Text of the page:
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Having started to study Ulrich Dreppers "What every programmer should know about memory" [1] series I got stuck when trying to reproduce the examples presented in section

3.3.2 Measurements of Cache Effects

As far as I understand the structures should be allocated on the stack since then they are in memory one after another. Verifying this with a small program:

#include <stdio.h>
#include <stdlib.h>

#define NUMPAD 0

struct listelement
{ 
    struct listelement *next;
    long int padding[NUMPAD];
};

typedef struct listelement elem;

int main()
{
    int size_elem = sizeof(elem);
    printf("Size of a list elem: %i\n", size_elem);

    elem _1, _2, _3;

    _1.next = &_2;
    _2.next = &_3;
    _3.next = &_1;

    elem *first, *last, *curr;

    first = &_1;
    last = &_3;
    curr = &_1;

    int k=0;

    while(1)
    {
        printf("Element at %p", curr);
        for (int i=0; i<NUMPAD; i++)
        {
            (curr->padding)[i] = i+k;
            printf("%ld ", (curr->padding)[i]);
        }
        printf("\n");
        if (curr == last)
            break;
        k++;
        curr = curr->next;
    }

    return 0;
}

When running the program the output is:

Size of a list elem: 8
Element at 0x7fff5fbff540
Element at 0x7fff5fbff530
Element at 0x7fff5fbff520

The differences between the memory addresses, however is 16 why not 8? When increasing NUMPAD the difference seems to grow even more, for example for NUMPAD=2 I get a difference of 511.

I did the tests on a macbook pro running OSX 10.6 64bit.

[1] http://lwn.net/Articles/252125/

Update: I also played with incrementing/decrementing the pointers. It seems to work in 32bit mode, but not in 64bit mode. Adding the code

first--;
printf("first-- %p\n", first);
if (first == &_2) {
    printf("Decrementing works.\n");
}

macbook:blah nils$ gcc -m32 -DNUMPAD=0 -g -std=c99 -o blah blah.c && ./blah
Size of a list elem: 4
Element at 0xbffff5b8
Element at 0xbffff5b4
Element at 0xbffff5b0
first-- 0xbffff5b4
Decrementing works.
macbook:blah nils$ gcc -DNUMPAD=0 -g -std=c99 -o blah blah.c && ./blah
Size of a list elem: 8
Element at 0x7fff5fbff530
Element at 0x7fff5fbff520
Element at 0x7fff5fbff510
first-- 0x7fff5fbff528

I wonder how this makes sense.. maybe I should just place all the structs into an array.

share|improve this question
    
Try to compile with -pedantic-errors. It's invalid standard C code... You can have array[] in struct/union. But not 0 element array. –  Nyan Oct 4 '10 at 16:04
    
I know, but that does not seem to be the problem –  Nils Oct 4 '10 at 16:07
1  
Yes, you definitely should place the structs in an array if you have any expectation that they'll be adjacent. Note that the Dreppers article itself says "The program creates an array corresponding to the working set size of elements of this type" –  David Gelhar Oct 4 '10 at 16:29

4 Answers 4

Obligatory warning: in general, you should not be making any assumptions about the relative location in memory of independent variables (i.e., ones that are not wrapped up inside an array or struct). The compiler is allowed to lay out variables on the stack as it sees fit, subject to the alignment restrictions of the struct members.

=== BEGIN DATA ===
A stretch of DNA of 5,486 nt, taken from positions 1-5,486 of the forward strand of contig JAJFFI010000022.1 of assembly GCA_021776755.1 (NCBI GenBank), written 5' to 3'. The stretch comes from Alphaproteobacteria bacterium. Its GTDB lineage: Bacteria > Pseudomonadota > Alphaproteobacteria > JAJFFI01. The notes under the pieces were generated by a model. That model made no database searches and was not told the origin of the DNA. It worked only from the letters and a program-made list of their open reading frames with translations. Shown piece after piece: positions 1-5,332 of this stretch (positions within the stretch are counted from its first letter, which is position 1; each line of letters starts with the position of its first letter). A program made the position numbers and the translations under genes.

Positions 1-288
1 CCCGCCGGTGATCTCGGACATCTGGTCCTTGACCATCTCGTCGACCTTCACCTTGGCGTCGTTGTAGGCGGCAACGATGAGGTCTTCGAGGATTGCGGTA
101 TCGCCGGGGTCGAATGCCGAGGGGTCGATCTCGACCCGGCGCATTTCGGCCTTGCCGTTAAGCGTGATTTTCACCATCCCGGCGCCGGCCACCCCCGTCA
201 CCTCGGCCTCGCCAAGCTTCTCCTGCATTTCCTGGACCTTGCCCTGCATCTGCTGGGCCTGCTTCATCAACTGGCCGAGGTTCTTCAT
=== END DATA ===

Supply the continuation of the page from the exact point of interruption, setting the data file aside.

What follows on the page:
That said, I think you will find that if you change:

printf("Element at %p", curr)

to

printf("Element at %p\n", curr)

Your output will make a lot more sense.

share|improve this answer
    
Is it? Also for the stack? But the have to be aligned in memory, otherwise the tests, which are described in 3.3.2 Measurements of Cache Effect make no sense.. –  Nils Oct 4 '10 at 14:30
    
This seems to be the only correct answer. Relative location of independent variables is completely up to the implementation. Of course Drepper's article was trying to teach programmers about the behavior of a particular implementation, so it would be interesting to see why there's this apparent discrepency. –  R.. Oct 4 '10 at 14:39

read this:

http://gcc.gnu.org/onlinedocs/gcc-4.1.2/gcc/Zero-Length.html

I suspect the [0] defaults to [] and has size 0 if you are compiling using C99

share|improve this answer

A zero-length array invokes undefined behavior, so you're lucky it didn't compile to system("rm -rf /");...

share|improve this answer
    
Even with NUMPAD=1, I got 0x7F difference on a 32 bit machine. It became 0x1ff with NUMPAD=2 –  Amarghosh Oct 4 '10 at 14:16
    
    
its not about zero length arrays - see my answer. @Anders –  Amarghosh Oct 4 '10 at 14:24
    
OK, well I suppose Drepper is just wrong. It certainly wouldn't be a first. –  R.. Oct 4 '10 at 16:47

Change

printf("%ld ", (curr->padding)[i]);

to

printf("\t%ld ", (curr->padding)[i]);

and try again - got it?

Here are my results (on a 32 bit machine) with various values for NUMPAD.

test $ gcc -std=c99 -DNUMPAD=0 test.c && ./a.out 
Size of a list elem: 4
Element at 0xbfd84df8
Element at 0xbfd84df4
Element at 0xbfd84df0
test $ gcc -std=c99 -DNUMPAD=1 test.c && ./a.out 
Size of a list elem: 8
Element at 0xbff7eff4   0 
Element at 0xbff7efec   1 
Element at 0xbff7efe4   2 
test $ gcc -std=c99 -DNUMPAD=2 test.c && ./a.out 
Size of a list elem: 12
Element at 0xbf9ea260   0   1 
Element at 0xbf9ea254   1   2 
Element at 0xbf9ea248   2   3 
share|improve this answer
    
Thx for pointing that out, oversaw that I forgot to put a space (or tab), however in the case where NUMPAD=0 it does not change anything. Also did you try this on Linux? –  Nils Oct 4 '10 at 14:47
    
@Nils Yeah, I tried on Linux –  Amarghosh Oct 4 '10 at 14:49
    
If I compile it for 32bit, the differences between the addresses are the same as above: It's matching the size of elem, strange.. –  Nils Oct 4 '10 at 14:56

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